• Among the thousands of religions in the world today, four
dominate in terms of numbers of adherents:
- Christianity with 1.7 billion adherents
- Islam with 1 billion adherents
- Hinduism with 750 million adherents
- Buddhism with 350 million adherents

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Religious and Ethical Systems

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Economic Implications
of Christianity

• The Protestant Work Ethic (Max Weber)
- Weber observed that in 19th century Europe the economic
“winners” (owners of capital, the professions and skilled
labor) were overwhelmingly Protestant.
- Weber argued that the “Protestant Work Ethic” was central
to their success. Protestant ethics emphasizes
• the individuals direct relation to God, and
• the importance of hard work and wealth creation (to achieve
salvation and for the glory of God) and frugality (abstinence
from worldly pleasures).
- This culture of hard work and savings generated capital
which was reinvested in further enterprise, paving the way
for the development of capitalism in the West
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Economic Implications
of Islam

• The Koran establishes some explicit economic principles,
many of which are consistent with a free market economy
and entrepreneurship
- The Koran speaks approvingly of enterprise and the
earning of legitimate profit through trade and commerce
- The protection of the right to private property is also
embedded within Islam
- Islam is critical of those who earn profit through the
exploitation of others
• Muslim countries are generally receptive to international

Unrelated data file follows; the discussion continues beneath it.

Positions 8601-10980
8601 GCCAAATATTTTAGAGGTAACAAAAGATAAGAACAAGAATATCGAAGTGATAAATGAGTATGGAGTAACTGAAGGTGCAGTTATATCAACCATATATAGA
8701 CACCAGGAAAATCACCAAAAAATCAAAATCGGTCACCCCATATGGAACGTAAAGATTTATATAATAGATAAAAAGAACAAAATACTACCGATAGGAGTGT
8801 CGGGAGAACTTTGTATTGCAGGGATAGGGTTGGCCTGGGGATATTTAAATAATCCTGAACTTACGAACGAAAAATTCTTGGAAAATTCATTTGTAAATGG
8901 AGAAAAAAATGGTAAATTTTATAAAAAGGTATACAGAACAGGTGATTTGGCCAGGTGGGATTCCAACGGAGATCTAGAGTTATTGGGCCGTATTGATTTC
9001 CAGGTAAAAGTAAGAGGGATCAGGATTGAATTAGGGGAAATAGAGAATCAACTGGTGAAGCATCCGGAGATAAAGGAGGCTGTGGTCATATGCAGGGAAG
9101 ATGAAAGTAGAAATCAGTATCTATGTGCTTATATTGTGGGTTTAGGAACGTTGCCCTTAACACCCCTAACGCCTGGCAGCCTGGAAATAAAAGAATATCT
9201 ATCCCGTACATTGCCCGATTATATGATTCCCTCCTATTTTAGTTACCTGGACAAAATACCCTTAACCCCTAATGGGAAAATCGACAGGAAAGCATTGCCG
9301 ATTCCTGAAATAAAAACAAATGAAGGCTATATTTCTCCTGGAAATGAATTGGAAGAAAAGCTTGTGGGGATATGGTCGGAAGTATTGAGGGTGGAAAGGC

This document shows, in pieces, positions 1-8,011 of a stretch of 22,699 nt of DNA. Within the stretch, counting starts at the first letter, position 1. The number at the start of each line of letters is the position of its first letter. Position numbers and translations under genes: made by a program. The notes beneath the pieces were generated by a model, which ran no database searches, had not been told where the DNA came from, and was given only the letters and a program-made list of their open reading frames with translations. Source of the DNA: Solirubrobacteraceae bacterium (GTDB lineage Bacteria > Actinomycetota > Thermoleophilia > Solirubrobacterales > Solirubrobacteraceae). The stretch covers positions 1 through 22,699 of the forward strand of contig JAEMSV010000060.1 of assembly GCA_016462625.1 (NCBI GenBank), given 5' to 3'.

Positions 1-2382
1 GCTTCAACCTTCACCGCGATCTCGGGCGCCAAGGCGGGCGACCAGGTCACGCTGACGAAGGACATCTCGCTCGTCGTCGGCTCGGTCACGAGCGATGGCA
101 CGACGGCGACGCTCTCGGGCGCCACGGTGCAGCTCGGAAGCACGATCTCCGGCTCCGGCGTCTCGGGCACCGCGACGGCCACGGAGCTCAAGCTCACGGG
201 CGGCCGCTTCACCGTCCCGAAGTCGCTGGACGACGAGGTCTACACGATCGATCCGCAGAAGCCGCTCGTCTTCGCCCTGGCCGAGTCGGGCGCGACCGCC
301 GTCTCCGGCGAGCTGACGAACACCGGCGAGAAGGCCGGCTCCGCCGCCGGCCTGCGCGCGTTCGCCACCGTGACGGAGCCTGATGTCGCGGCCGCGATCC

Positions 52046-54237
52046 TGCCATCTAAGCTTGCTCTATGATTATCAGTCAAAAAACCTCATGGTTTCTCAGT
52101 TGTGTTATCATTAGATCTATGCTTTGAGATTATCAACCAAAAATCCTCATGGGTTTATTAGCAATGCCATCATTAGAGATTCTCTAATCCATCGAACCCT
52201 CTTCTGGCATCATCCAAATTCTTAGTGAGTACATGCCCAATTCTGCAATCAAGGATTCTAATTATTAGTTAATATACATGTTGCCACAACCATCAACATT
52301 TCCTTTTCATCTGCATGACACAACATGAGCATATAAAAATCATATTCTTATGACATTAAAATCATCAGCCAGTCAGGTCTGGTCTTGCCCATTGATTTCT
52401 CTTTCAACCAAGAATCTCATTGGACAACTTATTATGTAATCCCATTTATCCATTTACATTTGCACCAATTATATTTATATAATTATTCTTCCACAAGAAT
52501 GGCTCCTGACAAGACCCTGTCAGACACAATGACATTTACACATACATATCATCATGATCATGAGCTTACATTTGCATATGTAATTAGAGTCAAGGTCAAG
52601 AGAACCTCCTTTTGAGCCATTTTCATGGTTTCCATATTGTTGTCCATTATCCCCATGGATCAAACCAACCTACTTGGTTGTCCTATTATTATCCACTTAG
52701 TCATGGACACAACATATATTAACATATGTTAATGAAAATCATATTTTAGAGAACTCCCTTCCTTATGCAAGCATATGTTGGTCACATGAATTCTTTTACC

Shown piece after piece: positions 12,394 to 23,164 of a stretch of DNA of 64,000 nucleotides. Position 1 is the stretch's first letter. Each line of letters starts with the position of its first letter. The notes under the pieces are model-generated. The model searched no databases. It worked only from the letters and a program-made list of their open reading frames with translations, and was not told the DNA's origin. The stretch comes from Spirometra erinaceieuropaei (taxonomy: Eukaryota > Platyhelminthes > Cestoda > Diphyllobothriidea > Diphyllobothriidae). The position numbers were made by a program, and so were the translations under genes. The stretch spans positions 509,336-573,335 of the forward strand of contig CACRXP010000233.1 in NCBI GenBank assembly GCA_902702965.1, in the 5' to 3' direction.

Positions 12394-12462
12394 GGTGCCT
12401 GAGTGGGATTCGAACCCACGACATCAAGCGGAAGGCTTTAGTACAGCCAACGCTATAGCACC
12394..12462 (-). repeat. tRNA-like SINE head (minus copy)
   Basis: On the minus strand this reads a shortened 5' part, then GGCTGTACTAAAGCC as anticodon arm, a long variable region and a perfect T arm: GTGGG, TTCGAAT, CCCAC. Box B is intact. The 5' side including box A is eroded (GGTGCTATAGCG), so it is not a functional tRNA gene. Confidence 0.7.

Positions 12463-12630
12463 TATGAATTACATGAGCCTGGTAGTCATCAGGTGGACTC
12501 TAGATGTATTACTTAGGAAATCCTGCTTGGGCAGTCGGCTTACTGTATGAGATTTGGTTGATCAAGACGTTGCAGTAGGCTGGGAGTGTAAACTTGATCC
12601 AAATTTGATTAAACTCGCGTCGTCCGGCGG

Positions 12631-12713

business so long as local values and norms are followed
• Over the past 100 years Islam has been going through a process
of reform as it adapts to modernization and globalization
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Language

• Spoken
- Verbal cues
- Language structures perception of world
• Unspoken
- Body language
- Personal space

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Education

• Formal education plays a key role in modern society
- medium through which individuals learn indispensable
language, conceptual, and mathematical skills
- supplements the family’s role in socializing the young into
the values and norms of a society
- teaches basic facts about the social and political nature of
a society and the fundamental obligations of citizenship
• Cultural norms are also taught indirectly at school
- Part of a “hidden curriculum”
- Examples of cultural norms include: respect for others,
obedience to authority, honesty, neatness, being on time
- The grading system socializes children to value of personal
achievement and competition
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Cultural Change

• Culture is not a constant; it evolves over time
- Since 1960s American values toward the role of women
have changed
- Japan moved toward greater individualism in the workplace
• Globalization will continue to have impacts on
cultures around the world
- Is the world moving toward greater cultural convergence or
divergence?
- Are the values of collectivistic culture incompatible with
economic progress and development

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Cultural Change

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Managerial Implications

• Cross-cultural literacy
- The danger of ethnocentrism
• Culture and competitive advantage
- Value systems and norms influence the cost of doing
business in a country (transaction costs)
• How determinative is culture for economic success?
• How important is culture in shaping the foreign
investment decisions of MNCs?
• Culture and business ethics

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Looking Ahead to Chapter 4

• Ethics in International Business
- Ethical Issues in International Business
- Ethical Dilemmas
- The Roots of Unethical Behavior
- Philosophical Approaches to Ethics
- Ethical Decision Making